The front glacis is fitted with the ball-mount Kugelblende 50, which comes with the excellently manufactured MG 34. Dragon has really pulled off a great rendition of this awesome machinegun in its mount - just a real shame that it can’t be seen when the tank is fully assembled. The driver’s vision slot has a clear styrene part for glass part of the vision block.
The sides of the upper hull are fitted with vision blocks, once again cleverly designed so they can be set as opened or closed. The antenna mount goes on the radio operator’s side, but I strongly suggest not gluing the antenna on until the rest of the vehicle is assembled. I would definitely break that thing off several times before finishing the model.
Step 13 is the final assembly and completion of the hull. I think it would be wise to put the tracks on first; this will make it much easier to install the tracks, because these kind of tracks can be a bit fiddly to get on when the fenders are in place. The tracks are Dragon’s Magic Tracks, which in my opinion are excellent. They are pre-cut and require only a minimum of cleaning. I know some dislike these tracks, saying that they won’t get the right kind of sagging between the return rollers, but I never had any problems with them. When assembling the rest of the upper hull, I would suggest dry fitting these parts before starting gluing them together.
Now it’s turret time, which starts with assembling the gun and mantle. The KwK38 L 42 main gun is beautifully slide molded, which means no visible mold seems on the pre-hollowed-out barrel. You just have to be a bit careful when removing from the sprue, so there won’t be a dent in the gun barrel. I suggest using a very sharp knife and then a fine file. There are several options on the mantle. You can choose from two different recoil housings for the coax MG 34, one of which is empty (no MG!), and you can set the armored visors in either open or closed positions. The gun has some really nice details on the recoil cylinders, crew guards and the gun breech, which also can be made as open or closed.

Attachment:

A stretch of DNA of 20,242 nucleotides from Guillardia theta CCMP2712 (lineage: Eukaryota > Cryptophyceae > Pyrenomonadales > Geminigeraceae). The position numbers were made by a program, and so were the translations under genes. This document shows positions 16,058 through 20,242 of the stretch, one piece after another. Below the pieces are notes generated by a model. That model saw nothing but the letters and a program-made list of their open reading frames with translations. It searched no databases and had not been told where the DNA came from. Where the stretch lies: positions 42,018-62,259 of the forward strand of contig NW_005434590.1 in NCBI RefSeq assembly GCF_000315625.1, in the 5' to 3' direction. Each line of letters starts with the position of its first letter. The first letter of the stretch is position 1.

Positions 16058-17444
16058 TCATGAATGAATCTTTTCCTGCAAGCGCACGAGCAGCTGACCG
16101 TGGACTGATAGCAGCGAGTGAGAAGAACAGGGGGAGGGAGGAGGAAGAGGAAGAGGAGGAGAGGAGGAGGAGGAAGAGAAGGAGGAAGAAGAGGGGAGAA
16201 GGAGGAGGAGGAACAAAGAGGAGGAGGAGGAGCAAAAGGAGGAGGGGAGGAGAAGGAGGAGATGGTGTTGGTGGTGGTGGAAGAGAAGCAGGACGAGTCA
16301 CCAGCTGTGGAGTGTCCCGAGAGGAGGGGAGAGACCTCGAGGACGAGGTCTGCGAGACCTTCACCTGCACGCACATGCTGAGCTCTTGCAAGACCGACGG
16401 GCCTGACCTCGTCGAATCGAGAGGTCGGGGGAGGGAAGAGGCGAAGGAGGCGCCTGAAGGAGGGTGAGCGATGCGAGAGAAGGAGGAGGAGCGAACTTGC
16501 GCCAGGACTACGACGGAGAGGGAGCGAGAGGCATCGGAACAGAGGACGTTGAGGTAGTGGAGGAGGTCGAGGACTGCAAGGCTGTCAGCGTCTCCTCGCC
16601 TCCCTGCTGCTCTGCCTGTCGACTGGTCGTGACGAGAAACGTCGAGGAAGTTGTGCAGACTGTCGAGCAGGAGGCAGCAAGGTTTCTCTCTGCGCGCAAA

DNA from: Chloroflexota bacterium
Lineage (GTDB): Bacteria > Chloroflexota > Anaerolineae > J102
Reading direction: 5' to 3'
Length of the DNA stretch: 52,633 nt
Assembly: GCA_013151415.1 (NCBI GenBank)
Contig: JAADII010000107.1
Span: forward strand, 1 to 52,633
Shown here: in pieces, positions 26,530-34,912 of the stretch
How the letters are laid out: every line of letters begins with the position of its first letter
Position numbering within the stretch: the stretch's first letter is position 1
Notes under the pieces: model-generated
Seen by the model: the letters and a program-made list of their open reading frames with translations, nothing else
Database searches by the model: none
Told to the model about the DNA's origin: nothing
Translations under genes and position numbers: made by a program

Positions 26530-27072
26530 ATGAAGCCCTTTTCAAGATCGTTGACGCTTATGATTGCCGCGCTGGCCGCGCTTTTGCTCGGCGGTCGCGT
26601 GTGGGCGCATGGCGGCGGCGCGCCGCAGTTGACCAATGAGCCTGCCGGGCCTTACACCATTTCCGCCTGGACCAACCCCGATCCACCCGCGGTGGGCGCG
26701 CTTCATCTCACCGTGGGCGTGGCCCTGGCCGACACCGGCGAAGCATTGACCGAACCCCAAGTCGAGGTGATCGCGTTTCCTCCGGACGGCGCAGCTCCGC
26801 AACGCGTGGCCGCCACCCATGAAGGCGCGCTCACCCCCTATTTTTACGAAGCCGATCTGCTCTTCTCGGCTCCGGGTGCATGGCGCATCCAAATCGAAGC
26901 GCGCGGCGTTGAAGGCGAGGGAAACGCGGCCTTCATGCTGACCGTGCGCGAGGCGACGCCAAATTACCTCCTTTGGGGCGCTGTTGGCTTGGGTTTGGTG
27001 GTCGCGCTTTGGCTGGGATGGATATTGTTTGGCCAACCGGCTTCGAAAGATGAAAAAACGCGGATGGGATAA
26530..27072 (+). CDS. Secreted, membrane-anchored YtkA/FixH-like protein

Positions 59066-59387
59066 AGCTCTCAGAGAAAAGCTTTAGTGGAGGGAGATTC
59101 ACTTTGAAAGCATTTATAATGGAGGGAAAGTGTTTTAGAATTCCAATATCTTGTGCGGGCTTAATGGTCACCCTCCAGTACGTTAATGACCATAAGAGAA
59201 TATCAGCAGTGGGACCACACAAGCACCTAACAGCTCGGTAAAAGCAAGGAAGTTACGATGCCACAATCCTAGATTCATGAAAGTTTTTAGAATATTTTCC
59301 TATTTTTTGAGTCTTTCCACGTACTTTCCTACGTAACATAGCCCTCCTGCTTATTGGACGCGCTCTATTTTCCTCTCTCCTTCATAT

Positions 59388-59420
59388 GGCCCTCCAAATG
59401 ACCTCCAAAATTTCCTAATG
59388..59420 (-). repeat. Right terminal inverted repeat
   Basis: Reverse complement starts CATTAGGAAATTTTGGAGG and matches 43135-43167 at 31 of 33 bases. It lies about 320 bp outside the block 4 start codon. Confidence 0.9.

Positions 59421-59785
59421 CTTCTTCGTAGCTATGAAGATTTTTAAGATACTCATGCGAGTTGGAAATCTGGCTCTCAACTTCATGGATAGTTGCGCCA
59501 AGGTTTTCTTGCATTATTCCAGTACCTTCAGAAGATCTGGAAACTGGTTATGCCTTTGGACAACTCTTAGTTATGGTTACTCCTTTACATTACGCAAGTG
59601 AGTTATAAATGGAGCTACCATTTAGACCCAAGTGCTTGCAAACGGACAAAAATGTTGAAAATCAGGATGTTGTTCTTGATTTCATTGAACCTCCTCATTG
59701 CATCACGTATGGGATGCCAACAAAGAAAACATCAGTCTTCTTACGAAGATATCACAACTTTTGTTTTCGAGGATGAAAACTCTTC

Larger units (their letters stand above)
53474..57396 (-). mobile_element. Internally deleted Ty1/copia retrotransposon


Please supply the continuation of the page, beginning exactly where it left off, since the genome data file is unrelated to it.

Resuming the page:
The commander’s cupola is made up of 14 pieces! It’s very well detailed, and both the hatches and the vision slits can be made either open or closed. The vision blocks are made from clear styrene, which will look very cool if you are careful when painting. The hatches has no sink marks, so no worry there.
The rommelkiste, or stowage box is well detailed, with countless small rivets, beautiful cast clasps and some really nice wooden aerial insulation on the sides. You can choose to remove the insulation, but this is a real shame because they are so nicely executed.
The top part of the turret comes in one slide-molded piece, and looks quite good. Dragon has done a wonderful job on this. Great weld seems and some really minute screws on the top. The only punch marks are inside on the roof part of the turret, but these will be very hard to spot once the whole thing is assembled. They can be filled and sanded, but if you’re going to do this, I suggest doing it before you’ve started the assembly.
The interior is ok. Personally I’d have liked a little more, but compared to the earlier products they’ve come a long way, and as a “look through the hatch” it at least shows some sort of “business”. Well, we can’t have it all, can we? The armored visors on the side of the turret and the pistol ports on the rear can both made open or closed. From personal experience I know how hot it can get in an armored vehicle, so given the option to build these visors and hatches open, it really adds to the realism of the kit.
Step 20-21 is the final assembly of the turret and mounting the turret to the hull. Again there are a whole lot of nice details. Especially the lifting hooks on the top side of the turret are really great. They come in two pieces, and they really looks like the real deal. The escape hatches on the side of the turret are also high quality, with nice and crisp details both inside- and out, and do I have to say, that they can be made either open or closed?
markingsThe decal sheet gives you markings for three different vehicles:
• 5. Pz.Div., Russia 1941
• Pz.Abt. 190, Africa 1942
• 21. Pz.Div., North Africa 1942
Conclusion This is a really nice and well-executed kit. It represents the Pz.Kpfw. III ausf. J very well, and it can be turned into a great model straight from the box. Dragon has paid a lot of attention to even the smallest detail, which in the end will make this kit top of the line. I highly recommend this kit, and I’m sure Dragon will keep pressing on to give us even more impressive kits in the future.